Figuring Compression Ratios
Compiled by Mark Booker (Boatnik)
Back in June 2001, we discussed cc-ing cylinder heads and how to get an accurate measurement. The June article was Part 1 of 3 as we venture into understanding compression ratios, cranking compression pressures, and their effects on performance.
This article is Part 2 of 3, and its purpose is to discuss compression ratio. In the final installment of this series, Part 3, we'll crunch numbers for cutting the heads and make the actual cut. We'll also do some test-and-tune runs with our "pursuit heads" and document the performance improvements. We started with a set of stock 38cc Merc 175hp heads. Using the formulas presented in this article, we'll baseline my 150's compression ratio, then in Part 3, we'll mil these heads to achieve 200 pounds of cranking compression on gauge and a much higher compression ratio. Obviously with this much compression, we'll be running race gas (more on that in Part 3). The goal is a solid three mph increase and a speed of 85 mph on our test-bed 'Stream Viking (see Spotlight article for details on this boat).
To begin, the words "compression ratio" can often be confusing when discussed over bench racing beers because most of us associate "compression ratios" with the two-cycle's "enemy", the four cycle engine (big and small block Chevy's, Fords, etc). These two engine types probably hate each other because there's nothing like giving the "fist-in-the-air, medieval-Viking-ship-like" sign of victory as our outboard-powered screamer ride swoons past our buddies in their big-block powered Bajas. With all due respect though, the opposite can apply as well, especially when encountering those "Baja Bandits" with extra-high engine covers (blowers) and mountains of cubic inches (I've been dusted by a few of them…and I mean dusted!). Do we mean geometric compression ratio, or trapped compression ratio when discussing among our boat brethren?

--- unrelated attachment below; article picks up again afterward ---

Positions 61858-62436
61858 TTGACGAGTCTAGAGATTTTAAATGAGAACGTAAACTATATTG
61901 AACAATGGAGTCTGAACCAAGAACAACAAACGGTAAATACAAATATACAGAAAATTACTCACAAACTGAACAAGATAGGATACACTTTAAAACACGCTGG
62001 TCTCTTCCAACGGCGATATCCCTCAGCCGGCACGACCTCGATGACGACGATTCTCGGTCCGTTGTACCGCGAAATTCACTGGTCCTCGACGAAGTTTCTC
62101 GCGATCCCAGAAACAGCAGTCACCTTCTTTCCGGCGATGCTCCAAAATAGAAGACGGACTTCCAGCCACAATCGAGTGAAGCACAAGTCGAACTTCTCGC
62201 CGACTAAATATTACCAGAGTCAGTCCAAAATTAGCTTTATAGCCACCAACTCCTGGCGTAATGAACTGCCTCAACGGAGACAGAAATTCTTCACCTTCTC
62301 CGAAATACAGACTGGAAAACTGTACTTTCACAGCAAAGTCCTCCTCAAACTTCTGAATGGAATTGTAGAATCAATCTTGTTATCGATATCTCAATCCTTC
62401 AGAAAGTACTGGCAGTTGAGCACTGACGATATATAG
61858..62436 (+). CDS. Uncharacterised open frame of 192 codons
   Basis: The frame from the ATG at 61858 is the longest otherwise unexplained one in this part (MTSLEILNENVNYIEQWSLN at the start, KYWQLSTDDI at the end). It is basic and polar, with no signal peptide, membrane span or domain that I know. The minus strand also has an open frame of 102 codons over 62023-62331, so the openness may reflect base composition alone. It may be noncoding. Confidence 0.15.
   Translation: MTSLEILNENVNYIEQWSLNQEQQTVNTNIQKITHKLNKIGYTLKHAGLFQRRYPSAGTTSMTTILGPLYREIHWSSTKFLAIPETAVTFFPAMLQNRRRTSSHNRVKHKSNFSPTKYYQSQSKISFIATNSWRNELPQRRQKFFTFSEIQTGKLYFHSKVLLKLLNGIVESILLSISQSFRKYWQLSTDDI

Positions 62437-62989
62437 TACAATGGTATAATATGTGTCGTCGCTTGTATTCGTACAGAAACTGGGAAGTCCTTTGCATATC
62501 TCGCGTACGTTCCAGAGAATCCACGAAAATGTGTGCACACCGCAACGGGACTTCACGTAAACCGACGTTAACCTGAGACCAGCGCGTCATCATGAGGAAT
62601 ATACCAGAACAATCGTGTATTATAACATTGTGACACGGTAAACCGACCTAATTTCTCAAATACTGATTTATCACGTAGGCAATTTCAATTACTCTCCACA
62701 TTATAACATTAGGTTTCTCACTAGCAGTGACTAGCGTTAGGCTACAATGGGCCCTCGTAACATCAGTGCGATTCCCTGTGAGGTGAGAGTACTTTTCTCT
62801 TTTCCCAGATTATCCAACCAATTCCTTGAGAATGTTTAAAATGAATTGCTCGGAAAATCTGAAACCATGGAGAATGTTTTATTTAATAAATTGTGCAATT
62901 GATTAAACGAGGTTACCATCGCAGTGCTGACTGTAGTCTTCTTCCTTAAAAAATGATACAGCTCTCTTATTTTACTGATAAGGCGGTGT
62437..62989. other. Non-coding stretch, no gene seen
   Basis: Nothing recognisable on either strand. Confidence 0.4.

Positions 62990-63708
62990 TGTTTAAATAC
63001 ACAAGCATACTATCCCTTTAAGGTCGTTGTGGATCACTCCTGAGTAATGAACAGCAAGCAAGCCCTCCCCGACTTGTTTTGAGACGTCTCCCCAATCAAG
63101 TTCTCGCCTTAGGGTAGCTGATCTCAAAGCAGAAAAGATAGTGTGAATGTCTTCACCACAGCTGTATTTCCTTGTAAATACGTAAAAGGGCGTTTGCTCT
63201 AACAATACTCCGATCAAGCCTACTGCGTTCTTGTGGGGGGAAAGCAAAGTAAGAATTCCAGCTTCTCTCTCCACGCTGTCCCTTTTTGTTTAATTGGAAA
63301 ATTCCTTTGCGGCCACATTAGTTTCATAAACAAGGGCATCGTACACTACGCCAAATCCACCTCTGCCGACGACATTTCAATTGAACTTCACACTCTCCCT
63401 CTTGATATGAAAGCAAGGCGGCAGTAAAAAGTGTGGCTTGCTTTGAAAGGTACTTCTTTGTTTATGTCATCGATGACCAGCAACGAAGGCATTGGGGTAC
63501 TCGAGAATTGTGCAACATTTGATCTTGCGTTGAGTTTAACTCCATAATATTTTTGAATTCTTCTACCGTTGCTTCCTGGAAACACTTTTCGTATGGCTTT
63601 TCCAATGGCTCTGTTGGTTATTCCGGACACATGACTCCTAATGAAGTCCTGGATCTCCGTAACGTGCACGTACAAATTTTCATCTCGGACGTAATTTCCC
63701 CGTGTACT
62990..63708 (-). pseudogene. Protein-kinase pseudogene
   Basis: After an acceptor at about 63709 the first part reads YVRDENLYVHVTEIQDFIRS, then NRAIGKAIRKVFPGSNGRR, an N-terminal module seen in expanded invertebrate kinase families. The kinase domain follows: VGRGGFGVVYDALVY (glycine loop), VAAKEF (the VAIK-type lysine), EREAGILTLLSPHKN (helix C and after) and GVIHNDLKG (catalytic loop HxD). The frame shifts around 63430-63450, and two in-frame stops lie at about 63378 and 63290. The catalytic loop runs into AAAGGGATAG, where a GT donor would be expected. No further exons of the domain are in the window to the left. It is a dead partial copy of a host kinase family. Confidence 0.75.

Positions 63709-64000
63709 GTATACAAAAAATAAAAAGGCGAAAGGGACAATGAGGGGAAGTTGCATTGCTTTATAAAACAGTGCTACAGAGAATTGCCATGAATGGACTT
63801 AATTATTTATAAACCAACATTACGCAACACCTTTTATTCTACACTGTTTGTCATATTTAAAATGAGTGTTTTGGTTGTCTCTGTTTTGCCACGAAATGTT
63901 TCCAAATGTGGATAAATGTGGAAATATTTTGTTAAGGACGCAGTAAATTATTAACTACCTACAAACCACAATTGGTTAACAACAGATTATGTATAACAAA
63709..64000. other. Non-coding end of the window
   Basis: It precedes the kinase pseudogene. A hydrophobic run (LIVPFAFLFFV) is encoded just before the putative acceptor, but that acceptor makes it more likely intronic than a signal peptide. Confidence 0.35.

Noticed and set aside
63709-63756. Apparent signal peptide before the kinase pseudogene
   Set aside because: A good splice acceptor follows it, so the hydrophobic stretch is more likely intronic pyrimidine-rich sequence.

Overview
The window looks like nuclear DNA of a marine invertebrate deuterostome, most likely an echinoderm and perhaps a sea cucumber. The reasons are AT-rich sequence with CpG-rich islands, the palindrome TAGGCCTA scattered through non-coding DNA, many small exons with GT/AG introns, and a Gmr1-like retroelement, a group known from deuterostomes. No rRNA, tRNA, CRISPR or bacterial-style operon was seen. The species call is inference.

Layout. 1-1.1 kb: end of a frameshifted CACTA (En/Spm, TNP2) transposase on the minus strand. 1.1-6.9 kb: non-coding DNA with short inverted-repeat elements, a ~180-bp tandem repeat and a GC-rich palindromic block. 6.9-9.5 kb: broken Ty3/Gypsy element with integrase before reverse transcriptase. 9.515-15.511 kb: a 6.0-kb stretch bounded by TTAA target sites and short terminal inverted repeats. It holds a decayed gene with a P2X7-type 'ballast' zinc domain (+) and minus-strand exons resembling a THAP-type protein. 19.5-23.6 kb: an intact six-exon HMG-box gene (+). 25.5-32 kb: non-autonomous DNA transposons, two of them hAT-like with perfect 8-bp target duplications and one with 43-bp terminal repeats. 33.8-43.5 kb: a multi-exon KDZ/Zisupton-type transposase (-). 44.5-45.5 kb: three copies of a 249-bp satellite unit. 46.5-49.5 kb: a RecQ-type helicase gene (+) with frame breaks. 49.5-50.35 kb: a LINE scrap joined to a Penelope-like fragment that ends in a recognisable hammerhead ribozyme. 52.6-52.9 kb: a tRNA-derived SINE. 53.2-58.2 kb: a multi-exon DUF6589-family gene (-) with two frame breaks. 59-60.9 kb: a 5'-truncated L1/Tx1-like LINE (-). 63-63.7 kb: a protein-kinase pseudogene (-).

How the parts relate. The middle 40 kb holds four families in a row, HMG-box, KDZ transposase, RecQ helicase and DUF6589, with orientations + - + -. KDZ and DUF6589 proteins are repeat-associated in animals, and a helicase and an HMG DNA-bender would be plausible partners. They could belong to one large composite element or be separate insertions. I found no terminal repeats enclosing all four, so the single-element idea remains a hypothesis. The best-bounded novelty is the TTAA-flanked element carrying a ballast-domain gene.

Ever since the first internal combustion engines, regardless of whether the engines were two-cycle, four-cycle, diesel, etc., compression ratio numbers have always been the ratio of the volume of the cylinder with the piston at Bottom Dead Center (BDC) to the volume of the cylinder at Top Dead Center (TDC). The formula is as follows: